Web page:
Life in a small Mexican village where joy and misery, hope and pain, passion and guilt, love and decay, life and death are mixed in the peasants life and two French citizens who end up stranded in there, during a typhoid epidemic.
Dedee is a prostitute, working in Monsieur Rene's night club on Antwerp's harbour. The porter is Marco, her pimp. Dedee is not happy, until she meets Francesco, an italian sailorman. They ... See full summary »
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Claude is a Jew. Because of the risks of an arrest (France is occupied by the Nazis), his parents send him away to an elderly couple in the country. Pepe, the husband, is a Petain supporter... See full summary »
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The first to die in an epidemic of meningitis in Vera Cruz is a French tourist. His wife Nellie, detached and indifferent, feels little grief and realizes that her coldness is her own doom. Over the next two days, she is attracted to George, a local drunk who does odd jobs for brothels and dances grotesquely for tourists in exchange for drinks. George has his own dark secret, a tragedy he caused that leaves him with a death wish. In assisting the local doctor to cope with the epidemic, these two emotional cripples enable each other to rediscover reasons to live and to love. Written by
Jean-Paul Sartre wrote ten drafts for screenplays to be used by Columbia Pictures, of which only three were typed down. The other seven were sort of rejected, and one of these, 'Typhus' came to be the obvious inspiration for Les orgueilleux/Los Orgullosos, Yves Allégret's co-production with Mexico. The film won the Bronze Lion in the 1953 Venice Film Festival, ex-aequo with I Was a Parish Priest (1953), Pickup on South Street (1953), and Sinhá Moça (1953), and also a Special Prize from the same Jury. When the film was nominated for Best Writing, Motion Picure Story, for the 1957 Academy Awards - in the wake of the film's release in the USA, with promotional materials emphasizing it was "Jean-Paul Sartre's The Proud and the Beautiful", the French philosopher disowned his authorship. The film has also been said to be based on Sartre's novel, "L'amour redempteur"... which he never wrote! This myth did not end, even after its exposure as such in "Feature Cinema in the 20th Century: Volume One: 1913-1950: a Comprehensive Guide", by By Jacek Klinowski et al. See more »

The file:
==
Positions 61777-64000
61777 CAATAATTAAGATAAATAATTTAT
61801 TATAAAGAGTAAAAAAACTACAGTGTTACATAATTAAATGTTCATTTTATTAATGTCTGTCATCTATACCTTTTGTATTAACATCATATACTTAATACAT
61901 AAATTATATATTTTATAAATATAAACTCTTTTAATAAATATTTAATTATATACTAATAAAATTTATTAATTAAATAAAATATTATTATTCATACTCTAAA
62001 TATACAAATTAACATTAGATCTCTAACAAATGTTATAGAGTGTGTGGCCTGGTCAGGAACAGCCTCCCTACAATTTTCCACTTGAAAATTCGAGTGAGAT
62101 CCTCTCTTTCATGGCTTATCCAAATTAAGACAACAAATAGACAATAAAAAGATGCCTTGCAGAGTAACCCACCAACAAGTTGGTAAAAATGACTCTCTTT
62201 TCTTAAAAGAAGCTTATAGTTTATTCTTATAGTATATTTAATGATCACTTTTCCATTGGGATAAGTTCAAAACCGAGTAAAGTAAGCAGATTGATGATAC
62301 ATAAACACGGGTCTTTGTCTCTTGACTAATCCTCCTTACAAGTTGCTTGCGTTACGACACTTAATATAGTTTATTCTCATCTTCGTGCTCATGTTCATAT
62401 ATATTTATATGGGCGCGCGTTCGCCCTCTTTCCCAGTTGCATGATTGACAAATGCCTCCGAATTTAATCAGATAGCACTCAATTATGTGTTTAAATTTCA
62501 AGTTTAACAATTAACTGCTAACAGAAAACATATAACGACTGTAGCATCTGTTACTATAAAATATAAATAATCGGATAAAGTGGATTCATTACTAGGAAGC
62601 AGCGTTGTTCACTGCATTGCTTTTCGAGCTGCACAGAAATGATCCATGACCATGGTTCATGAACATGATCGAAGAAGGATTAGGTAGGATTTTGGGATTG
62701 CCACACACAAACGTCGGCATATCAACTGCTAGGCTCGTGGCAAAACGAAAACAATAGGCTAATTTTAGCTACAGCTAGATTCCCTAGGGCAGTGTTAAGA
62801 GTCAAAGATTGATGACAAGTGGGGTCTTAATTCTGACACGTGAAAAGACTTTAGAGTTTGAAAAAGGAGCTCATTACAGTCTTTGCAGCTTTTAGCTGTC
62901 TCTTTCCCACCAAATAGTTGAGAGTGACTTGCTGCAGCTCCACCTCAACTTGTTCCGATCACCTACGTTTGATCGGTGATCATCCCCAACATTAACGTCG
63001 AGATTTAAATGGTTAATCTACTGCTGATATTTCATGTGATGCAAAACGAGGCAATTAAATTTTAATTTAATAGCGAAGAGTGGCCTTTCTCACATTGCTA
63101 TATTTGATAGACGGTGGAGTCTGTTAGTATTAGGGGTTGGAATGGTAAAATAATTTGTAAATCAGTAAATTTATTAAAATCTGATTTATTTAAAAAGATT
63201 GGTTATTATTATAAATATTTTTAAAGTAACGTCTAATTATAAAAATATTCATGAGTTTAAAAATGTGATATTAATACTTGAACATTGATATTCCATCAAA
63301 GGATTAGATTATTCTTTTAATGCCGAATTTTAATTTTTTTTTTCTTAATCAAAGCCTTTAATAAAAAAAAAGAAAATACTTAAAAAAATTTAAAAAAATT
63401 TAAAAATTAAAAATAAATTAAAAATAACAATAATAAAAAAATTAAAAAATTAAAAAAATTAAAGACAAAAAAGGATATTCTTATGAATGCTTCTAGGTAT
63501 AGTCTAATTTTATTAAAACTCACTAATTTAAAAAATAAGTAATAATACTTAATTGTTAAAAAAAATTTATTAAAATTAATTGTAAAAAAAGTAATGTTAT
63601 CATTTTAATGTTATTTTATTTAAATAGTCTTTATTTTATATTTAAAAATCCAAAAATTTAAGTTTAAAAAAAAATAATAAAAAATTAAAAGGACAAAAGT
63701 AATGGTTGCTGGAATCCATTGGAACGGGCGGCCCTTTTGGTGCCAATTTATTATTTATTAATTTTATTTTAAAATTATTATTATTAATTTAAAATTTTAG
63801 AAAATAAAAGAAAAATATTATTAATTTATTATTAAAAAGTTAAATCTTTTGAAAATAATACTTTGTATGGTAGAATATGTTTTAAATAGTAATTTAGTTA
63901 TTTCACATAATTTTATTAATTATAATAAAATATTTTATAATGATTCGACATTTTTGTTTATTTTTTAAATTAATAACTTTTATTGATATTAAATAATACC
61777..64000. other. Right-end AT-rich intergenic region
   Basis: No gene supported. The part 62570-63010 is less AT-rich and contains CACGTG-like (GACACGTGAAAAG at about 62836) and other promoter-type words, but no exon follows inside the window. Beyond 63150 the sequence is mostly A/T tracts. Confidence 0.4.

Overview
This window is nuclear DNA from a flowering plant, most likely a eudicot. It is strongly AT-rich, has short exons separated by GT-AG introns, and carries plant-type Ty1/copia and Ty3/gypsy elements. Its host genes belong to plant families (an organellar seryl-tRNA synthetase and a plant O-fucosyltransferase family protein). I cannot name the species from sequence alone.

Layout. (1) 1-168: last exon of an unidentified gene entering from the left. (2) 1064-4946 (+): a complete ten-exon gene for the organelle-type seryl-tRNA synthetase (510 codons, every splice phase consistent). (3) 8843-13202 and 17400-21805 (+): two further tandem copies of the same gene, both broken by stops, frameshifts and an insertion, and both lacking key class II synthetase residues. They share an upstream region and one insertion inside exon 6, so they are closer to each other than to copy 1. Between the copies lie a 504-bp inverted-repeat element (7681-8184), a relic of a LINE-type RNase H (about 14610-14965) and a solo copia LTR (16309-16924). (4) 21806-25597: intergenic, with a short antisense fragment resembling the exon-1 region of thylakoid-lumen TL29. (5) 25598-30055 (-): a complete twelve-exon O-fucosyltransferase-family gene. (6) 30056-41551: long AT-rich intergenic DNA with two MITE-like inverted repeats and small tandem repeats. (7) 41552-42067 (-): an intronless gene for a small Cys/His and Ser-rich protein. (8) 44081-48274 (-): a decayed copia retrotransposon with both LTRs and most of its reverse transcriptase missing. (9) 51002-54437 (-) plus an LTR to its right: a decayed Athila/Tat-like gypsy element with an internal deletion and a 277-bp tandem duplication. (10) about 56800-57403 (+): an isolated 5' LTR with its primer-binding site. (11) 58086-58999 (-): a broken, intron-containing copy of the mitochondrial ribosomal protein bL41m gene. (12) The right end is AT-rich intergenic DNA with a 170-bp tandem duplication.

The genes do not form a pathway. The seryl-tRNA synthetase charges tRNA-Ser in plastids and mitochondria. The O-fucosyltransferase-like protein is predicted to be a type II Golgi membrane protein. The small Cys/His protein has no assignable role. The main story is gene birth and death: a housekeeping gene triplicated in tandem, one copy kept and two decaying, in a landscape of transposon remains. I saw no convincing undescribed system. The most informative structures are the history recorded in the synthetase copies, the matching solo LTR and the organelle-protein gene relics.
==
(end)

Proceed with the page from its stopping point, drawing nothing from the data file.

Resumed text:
I sat through this movie this evening, forcing myself to stick with it even though I never cared about any of the characters or what happened to them, because the two leads, Gérard Philippe and Michèle Morgan, were major film stars of their era and I wanted to see them in "something different," which this certainly was. They both gave fine performances, but of distasteful characters.
Indeed, the whole movie is about a shabby little town in Mexico inhabited by almost uniformly distasteful characters (the doctor is, of course, the major exception). What Michèle Morgan ever sees in Philippe to fall in love with him is never explained.
This is supposedly based on a work by Jean-Paul Sartre. All I could think was that, if Sartre's work is anything like this movie, it must be a very mediocre attempt at imitating Camus' masterful novel The Plague, which dealt with a plague in North Africa.
A well-acted but uninteresting movie.
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